Continuing again with FIG. 2, the composite electrostatic image is developed in step 106 by the application of toner material at developing station 70.
In step 108, the developed image is transferred by transfer station 80 onto a record medium, such as plain paper, to complete the printing process.
In step 110, the printing cycle comes to a close by the cleaning of residual toner materials from the drum 12 by the cleaning station 90.
FIGS. 5A, B and C represent, respectively, fixed information from a first source, variable information from a second source, and a composite representation of information from both the first and second sources.
More specifically, FIG. 5A represents the heading and format information that would be associated with a bank statement. The printing of a bank statement is exemplary of the type of application for which the present invention is well suited. FIG. 5B illustrates the variable information of the bank statement including such items as the name and address of the depositor, account number, and dates and amounts of transactions. FIG. 5C incorporates the text of both FIGS. 5A and 5B in a composite r presentation.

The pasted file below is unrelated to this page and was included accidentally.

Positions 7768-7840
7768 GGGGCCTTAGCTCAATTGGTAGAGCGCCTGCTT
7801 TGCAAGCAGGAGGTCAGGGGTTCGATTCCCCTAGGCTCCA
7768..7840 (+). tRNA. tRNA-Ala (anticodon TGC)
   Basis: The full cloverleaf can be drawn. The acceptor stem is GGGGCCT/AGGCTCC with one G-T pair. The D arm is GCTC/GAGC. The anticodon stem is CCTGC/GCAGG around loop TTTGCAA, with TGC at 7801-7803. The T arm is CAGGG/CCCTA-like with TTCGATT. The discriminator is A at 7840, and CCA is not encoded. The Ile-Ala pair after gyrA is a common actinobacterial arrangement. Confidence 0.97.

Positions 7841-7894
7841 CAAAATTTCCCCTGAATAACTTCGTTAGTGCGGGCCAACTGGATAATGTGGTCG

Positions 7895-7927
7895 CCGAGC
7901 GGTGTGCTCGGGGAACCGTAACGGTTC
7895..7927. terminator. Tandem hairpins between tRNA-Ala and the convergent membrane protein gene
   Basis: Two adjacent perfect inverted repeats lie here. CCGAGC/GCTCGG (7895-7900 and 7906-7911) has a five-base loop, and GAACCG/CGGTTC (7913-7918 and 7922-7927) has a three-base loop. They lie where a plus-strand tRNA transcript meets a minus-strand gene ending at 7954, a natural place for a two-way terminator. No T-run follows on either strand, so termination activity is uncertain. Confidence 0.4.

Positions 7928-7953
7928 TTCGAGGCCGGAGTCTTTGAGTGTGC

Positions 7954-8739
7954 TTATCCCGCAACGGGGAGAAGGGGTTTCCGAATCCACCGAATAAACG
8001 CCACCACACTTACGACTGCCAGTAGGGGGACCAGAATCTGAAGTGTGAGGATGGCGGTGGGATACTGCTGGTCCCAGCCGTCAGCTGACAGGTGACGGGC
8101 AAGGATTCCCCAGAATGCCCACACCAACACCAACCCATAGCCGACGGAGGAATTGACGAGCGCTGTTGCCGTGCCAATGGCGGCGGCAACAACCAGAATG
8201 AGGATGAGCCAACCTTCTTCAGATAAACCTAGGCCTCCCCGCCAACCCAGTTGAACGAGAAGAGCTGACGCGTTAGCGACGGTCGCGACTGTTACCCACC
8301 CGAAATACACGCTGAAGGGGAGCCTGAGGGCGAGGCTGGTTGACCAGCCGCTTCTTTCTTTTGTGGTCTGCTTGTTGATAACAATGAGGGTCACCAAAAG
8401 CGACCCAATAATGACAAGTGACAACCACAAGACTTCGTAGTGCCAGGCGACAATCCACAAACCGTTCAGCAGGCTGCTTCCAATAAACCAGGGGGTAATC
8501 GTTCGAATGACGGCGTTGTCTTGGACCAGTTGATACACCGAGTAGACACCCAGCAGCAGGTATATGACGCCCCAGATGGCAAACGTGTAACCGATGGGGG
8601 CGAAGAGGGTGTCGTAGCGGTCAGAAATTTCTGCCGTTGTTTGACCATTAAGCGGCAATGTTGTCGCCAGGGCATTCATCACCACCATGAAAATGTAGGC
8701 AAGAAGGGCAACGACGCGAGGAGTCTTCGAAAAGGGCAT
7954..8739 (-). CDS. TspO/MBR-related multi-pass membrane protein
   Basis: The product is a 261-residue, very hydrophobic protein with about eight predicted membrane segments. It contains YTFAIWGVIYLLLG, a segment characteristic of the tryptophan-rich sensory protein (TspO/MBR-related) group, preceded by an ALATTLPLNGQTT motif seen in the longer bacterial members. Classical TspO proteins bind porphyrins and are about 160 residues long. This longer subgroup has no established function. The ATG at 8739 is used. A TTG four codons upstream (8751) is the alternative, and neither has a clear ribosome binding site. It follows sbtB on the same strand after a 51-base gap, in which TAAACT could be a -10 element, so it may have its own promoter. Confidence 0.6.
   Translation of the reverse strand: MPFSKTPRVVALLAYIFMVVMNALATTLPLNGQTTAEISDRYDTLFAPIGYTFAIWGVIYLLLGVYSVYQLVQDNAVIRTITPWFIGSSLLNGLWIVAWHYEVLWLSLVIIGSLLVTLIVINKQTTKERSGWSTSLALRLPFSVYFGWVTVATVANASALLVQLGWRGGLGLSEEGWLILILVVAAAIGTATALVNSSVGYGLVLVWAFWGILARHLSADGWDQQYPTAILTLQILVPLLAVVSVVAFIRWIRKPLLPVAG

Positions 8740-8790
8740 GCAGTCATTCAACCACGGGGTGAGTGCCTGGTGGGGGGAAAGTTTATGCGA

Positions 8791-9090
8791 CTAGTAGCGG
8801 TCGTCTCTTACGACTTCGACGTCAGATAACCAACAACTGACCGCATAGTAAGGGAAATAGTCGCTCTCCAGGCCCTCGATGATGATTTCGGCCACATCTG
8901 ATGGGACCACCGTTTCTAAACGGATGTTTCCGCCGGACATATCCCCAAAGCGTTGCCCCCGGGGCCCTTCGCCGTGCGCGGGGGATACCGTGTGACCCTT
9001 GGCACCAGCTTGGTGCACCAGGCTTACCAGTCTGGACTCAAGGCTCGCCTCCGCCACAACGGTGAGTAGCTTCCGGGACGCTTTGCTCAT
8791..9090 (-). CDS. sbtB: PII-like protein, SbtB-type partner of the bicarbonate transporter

There is no requirement that the variable data imaging station of the present invention must function in combination with the fixed data imaging station. An alternative embodiment to the present invention could have the variable data imaging station functioning alone without the fixed data imaging station and vice versa. There is no limitation on the invention in this regard.
The invention has been described in an illustrative manner, and it is to be understood that the terminology which has been used is intended to be in the nature of words of description rather than of limitation.
As hereinbefore indicated, many modifications and variations in the present invention are possible in light of the above teachings. It is, therefore, to be understood that within the scope of the appended claims, the invention may be practiced otherwise than as specifically described.
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|U.S. Classification||399/3, 347/129, 396/332|
|International Classification||H04N1/00, G06K15/12, H04N1/387|
|Cooperative Classification||G06K15/1276, H04N1/00254, H04N1/3871|
|European Classification||H04N1/387B, G06K15/12F, H04N1/00C5B|
|Jul 13, 1984||AS||Assignment|
Owner name: BURROUGHS CORPORATION
Free format text: MERGER;ASSIGNORS:BURROUGHS CORPORATION A CORP OF MI (MERGED INTO);BURROUGHS DELAWARE INCORPORATEDA DE CORP. (CHANGED TO);REEL/FRAME:004312/0324
Effective date: 19840530
|Nov 22, 1988||AS||Assignment|
Owner name: UNISYS CORPORATION, PENNSYLVANIA
Free format text: MERGER;ASSIGNOR:BURROUGHS CORPORATION;REEL/FRAME:005012/0501
Effective date: 19880509